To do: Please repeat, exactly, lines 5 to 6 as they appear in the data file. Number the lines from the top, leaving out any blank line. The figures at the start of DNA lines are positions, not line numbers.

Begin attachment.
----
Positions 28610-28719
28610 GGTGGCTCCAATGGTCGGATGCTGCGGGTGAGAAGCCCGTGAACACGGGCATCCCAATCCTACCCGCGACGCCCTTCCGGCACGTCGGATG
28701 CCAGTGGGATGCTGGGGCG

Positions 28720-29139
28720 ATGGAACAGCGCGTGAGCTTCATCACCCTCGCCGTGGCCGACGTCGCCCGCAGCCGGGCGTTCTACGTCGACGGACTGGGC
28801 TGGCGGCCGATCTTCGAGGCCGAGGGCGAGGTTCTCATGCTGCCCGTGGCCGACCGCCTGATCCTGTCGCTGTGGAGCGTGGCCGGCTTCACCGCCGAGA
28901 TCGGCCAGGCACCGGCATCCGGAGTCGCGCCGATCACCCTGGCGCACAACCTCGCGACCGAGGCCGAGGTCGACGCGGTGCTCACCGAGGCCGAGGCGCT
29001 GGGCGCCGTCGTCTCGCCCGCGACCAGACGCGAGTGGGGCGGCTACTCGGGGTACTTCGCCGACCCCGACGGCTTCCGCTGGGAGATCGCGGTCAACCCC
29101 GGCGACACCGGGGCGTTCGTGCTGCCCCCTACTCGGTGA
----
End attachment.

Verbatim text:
28720 ATGGAACAGCGCGTGAGCTTCATCACCCTCGCCGTGGCCGACGTCGCCCGCAGCCGGGCGTTCTACGTCGACGGACTGGGC
28801 TGGCGGCCGATCTTCGAGGCCGAGGGCGAGGTTCTCATGCTGCCCGTGGCCGACCGCCTGATCCTGTCGCTGTGGAGCGTGGCCGGCTTCACCGCCGAGA